My Tessa and Scott

By , March 14, 2018 10:36 am

Toronto Star


They seem to belong to the world now. That’s what the Olympics do.

Though they had a following around the world well before the 2018 Olympics, they are now of the world, of the pop culture world that cares more for their ‘relationship story’ than for their skating skills. Shipping? Fan fiction? Tabloid headlines? These are not the things for my Tessa and Scott.

As a longtime devotee of ice dancing I care most for Tessa and Scott’s skating skills, even as much as I love them as characters. To me, they move like no one else. And they move as one. I don’t think there’s any other ice dance team that skates as closely together. Again I say, as one. They never have to reach for each other. Other teams approach this, such as the French, though it’s not my preferred version of close – it’s cool, not sensual.

Perhaps it’s best to define closeness with its opposite – the Russians, Bobrova and Soloviev. They are always reaching, scratching. Though I actually like their “loss of sight” free dance (it took a while for me to be able to say that), I feel it is made worse by their somewhat chaotic skating skills.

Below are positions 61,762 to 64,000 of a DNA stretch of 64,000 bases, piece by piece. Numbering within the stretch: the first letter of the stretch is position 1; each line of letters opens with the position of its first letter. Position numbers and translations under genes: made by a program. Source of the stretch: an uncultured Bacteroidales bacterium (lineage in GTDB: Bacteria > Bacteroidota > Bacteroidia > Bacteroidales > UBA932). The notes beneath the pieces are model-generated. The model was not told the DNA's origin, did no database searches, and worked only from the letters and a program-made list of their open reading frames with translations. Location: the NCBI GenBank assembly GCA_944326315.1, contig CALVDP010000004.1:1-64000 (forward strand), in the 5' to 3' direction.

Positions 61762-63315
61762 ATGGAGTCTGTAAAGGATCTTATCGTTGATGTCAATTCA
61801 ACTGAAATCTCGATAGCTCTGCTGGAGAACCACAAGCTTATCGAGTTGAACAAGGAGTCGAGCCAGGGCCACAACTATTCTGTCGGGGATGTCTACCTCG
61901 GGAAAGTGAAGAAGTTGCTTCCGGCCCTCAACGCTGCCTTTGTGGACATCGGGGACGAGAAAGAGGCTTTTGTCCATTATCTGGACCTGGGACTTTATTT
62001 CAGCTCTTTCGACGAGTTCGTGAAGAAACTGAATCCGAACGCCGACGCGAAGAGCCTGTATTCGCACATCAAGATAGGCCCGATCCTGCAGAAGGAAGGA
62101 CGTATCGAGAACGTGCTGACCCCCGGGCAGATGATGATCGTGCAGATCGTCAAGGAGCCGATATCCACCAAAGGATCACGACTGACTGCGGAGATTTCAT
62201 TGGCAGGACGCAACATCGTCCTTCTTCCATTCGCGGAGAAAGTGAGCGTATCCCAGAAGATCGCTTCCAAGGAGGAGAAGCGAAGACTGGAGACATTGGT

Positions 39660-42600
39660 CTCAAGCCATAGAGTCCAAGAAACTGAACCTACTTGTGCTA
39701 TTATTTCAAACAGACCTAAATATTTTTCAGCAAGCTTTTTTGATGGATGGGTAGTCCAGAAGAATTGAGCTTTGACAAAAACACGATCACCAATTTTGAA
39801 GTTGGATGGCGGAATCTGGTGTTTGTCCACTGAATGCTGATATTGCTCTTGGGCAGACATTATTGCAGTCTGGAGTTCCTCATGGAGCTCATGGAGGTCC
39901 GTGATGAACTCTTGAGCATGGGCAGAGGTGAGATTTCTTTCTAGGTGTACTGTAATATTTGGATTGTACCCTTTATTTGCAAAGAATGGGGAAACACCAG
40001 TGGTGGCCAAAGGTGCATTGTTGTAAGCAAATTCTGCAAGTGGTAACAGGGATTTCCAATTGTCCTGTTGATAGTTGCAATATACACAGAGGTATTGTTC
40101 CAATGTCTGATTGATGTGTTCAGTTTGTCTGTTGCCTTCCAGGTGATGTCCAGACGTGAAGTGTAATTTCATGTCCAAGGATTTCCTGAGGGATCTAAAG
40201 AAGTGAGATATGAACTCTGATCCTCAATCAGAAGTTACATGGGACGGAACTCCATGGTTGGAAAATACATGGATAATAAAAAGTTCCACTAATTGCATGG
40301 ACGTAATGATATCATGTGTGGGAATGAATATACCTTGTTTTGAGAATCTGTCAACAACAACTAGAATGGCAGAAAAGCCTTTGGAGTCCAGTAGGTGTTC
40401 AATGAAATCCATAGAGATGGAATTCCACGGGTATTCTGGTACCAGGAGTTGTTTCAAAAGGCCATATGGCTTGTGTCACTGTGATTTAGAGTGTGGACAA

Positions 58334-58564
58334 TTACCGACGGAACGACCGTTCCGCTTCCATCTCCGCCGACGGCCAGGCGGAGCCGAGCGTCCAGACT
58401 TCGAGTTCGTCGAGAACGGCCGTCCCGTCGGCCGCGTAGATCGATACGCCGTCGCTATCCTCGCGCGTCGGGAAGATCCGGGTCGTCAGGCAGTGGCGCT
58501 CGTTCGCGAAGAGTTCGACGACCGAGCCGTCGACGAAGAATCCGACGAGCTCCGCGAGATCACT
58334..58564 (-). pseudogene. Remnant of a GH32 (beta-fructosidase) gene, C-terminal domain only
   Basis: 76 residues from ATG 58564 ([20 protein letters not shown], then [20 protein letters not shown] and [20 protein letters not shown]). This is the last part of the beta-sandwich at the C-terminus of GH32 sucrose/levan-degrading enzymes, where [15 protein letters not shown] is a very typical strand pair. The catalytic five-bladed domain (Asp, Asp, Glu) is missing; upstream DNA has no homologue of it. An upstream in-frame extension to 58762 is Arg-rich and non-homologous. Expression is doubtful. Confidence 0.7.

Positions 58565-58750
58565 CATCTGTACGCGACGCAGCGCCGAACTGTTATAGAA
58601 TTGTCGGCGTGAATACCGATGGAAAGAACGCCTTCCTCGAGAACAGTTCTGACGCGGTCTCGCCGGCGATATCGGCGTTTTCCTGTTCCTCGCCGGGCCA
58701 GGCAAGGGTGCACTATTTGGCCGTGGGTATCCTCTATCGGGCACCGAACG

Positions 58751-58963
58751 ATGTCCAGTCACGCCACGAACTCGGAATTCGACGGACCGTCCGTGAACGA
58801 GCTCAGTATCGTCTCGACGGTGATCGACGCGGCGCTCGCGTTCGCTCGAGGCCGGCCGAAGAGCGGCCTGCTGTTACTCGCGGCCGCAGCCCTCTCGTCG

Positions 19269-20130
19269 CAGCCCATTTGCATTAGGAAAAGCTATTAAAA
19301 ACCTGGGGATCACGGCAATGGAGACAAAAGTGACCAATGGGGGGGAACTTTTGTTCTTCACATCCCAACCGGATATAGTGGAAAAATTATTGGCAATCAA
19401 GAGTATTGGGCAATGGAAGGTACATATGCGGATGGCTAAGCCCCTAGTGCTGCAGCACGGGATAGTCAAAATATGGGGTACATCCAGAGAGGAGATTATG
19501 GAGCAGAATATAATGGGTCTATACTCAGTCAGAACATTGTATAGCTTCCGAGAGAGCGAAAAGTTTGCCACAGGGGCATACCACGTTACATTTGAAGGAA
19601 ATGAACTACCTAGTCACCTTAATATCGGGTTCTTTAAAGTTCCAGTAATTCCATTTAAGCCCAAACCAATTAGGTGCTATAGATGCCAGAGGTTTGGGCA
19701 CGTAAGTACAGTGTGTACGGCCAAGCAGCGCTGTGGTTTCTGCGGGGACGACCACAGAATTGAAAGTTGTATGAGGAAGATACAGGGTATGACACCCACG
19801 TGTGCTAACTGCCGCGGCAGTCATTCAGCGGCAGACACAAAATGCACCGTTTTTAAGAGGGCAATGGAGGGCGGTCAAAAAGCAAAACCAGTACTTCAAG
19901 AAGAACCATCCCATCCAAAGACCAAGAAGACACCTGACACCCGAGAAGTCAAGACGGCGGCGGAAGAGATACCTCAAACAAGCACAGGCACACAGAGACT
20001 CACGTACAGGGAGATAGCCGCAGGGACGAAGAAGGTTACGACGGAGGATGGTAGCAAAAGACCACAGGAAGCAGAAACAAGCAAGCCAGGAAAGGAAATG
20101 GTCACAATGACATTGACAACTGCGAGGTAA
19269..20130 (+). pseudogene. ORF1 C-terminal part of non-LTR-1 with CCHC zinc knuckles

Hubbell and Donohue approach the ‘simmering’ look of closeness. But to me it’s more of a look. Tessa and Scott don’t just look that way. It’s a skill honed over two decades to get that organic way of moving together. As a Canadian I feel that Weaver and Poje come very close to skating as one. For some reason the judges do not think on the same level. I cannot explain that, nor can any commentator I’ve ever heard.

I will see all of my favourite Canadian skaters (plus Javier Fernandez, apparently) at Stars on Ice in May. What I absolutely love most about it is seeing their passion for skating on their faces, up close and personal.






Leave a Reply

Panorama Theme by Themocracy